HARKER HEIGHTS — After more than 10 years of focus groups and forums, the Planning and Zoning Commission will host a public hearing this week on the proposed Heights Overlay District No. 1 along Farm-to-Market 2410.
The overlay would follow a zoning ordinance amendment and set standards for current and future buildings, parking, signage, landscaping, screening, buffering and street appearance.
City Manager Steve Carpenter and Planning and Development Director Fred Morris said the overlay should promote a low-speed boulevard, or “Main Street,” feel.
Harker Heights sent notices about the overlay and Wednesday’s 6 p.m. public hearing to businesses along the 2.4-square-mile Knight’s Way corridor extending southeast from U.S. Highway 190.
Kwik Kar Lube & Tune owner Robert Kitchenmaster said the city’s development standards are strict, but sees the hearing as an opportunity for business growth.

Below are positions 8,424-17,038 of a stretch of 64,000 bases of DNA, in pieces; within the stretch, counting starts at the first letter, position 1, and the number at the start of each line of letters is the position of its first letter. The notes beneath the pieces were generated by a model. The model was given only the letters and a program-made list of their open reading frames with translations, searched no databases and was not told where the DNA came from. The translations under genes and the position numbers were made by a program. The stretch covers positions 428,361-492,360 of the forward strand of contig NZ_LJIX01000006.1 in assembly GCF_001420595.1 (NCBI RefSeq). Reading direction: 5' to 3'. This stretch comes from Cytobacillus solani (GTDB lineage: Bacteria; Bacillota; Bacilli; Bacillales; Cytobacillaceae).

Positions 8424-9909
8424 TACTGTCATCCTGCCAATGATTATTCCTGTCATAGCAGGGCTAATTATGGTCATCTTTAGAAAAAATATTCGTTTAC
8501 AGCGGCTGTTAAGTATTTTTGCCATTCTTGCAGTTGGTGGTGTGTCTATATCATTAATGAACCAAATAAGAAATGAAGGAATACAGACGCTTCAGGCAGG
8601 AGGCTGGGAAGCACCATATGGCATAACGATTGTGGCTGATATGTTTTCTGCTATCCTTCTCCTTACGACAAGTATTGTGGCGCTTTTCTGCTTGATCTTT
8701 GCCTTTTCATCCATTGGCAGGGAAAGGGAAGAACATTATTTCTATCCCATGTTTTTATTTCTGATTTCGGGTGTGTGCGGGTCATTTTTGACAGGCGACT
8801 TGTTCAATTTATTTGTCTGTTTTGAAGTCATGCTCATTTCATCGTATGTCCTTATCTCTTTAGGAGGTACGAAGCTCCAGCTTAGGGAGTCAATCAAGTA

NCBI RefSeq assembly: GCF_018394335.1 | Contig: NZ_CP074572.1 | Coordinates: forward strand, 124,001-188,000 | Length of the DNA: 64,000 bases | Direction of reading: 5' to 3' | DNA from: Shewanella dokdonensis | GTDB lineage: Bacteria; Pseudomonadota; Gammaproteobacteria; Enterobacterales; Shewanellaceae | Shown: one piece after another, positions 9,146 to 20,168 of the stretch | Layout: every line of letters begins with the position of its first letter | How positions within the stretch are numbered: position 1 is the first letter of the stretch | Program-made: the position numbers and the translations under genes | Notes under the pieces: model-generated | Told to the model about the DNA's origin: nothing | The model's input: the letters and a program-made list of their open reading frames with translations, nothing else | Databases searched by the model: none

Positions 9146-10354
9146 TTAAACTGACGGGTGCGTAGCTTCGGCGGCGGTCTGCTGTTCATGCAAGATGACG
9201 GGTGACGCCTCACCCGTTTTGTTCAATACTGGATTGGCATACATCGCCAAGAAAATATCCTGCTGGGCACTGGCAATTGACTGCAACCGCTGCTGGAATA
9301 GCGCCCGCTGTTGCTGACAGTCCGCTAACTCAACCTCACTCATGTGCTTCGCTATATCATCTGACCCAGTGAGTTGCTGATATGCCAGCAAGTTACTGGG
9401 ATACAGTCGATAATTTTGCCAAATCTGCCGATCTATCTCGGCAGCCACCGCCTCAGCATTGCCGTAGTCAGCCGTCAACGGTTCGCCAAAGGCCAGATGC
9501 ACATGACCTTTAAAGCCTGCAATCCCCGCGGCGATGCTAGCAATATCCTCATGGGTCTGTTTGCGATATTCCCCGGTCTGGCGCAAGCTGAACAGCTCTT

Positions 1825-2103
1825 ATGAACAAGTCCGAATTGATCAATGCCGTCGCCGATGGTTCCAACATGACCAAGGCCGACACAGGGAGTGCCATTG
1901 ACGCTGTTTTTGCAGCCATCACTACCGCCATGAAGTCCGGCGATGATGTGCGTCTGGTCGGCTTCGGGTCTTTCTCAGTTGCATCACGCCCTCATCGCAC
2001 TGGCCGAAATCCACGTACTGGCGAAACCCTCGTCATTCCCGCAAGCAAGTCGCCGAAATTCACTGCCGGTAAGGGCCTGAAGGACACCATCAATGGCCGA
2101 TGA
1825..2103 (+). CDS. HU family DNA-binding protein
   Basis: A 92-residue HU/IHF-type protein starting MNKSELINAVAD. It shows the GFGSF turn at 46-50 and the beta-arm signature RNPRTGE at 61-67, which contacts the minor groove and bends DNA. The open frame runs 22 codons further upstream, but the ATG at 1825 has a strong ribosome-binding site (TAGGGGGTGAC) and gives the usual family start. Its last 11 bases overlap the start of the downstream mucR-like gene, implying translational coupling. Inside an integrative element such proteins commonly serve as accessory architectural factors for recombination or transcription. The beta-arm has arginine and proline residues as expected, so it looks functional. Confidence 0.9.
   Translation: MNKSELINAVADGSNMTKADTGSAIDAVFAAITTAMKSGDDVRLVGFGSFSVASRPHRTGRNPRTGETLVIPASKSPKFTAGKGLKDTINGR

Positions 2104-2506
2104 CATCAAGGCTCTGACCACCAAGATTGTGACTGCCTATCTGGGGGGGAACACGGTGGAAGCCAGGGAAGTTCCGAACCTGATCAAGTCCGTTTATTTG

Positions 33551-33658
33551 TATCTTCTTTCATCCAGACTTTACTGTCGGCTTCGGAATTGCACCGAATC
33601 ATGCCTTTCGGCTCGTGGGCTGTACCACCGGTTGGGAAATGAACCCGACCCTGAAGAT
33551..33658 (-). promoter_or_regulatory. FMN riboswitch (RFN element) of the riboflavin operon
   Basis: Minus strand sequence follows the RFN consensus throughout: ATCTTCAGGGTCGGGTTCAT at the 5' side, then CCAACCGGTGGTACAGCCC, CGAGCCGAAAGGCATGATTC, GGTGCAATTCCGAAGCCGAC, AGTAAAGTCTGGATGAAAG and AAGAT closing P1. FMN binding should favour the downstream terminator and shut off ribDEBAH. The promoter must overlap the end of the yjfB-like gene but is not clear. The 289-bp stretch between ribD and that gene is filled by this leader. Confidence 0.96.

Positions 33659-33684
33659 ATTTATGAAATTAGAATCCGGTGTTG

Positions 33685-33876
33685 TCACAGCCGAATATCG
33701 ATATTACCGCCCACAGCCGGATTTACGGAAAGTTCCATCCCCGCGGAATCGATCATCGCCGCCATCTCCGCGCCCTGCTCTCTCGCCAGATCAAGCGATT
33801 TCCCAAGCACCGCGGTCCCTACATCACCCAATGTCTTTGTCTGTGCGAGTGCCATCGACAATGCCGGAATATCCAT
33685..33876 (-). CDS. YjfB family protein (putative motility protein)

The city already doesn’t allow the display of outdoor “sails” — common auto shop flags that advertise services — past 60 days, Kitchenmaster said. He trimmed his pole sign to ground level to give a professional image, but trees obstruct it from drivers’ view.
“My sign is an example of what’s not good for business, even though I tried to make it good for business,” he said. “I look forward to working with the city and see what we can do. ... We can make it look nice and be business-friendly at the same time.”
Current building owners would be required to pay for changes, Carpenter said. The overlay could separately address current and future businesses.
Specific development standards could foster residential and business compatibility, draw national investors, and raise land values, which is a key for sustainability in a land-locked city like Harker Heights, Carpenter said.
An ordinance currently requires an 8-to-10-foot buffer between businesses and residences, Carpenter said. The Sam’s Club under construction on U.S. Highway 190 sits directly in front of a housing subdivision, but an overlay could have brought the building closer to the highway.
“The key is to establish an identity, increase the value of land long-term and increase the quality of life for people who live here and work here,” Carpenter said. “It’ll be interesting.”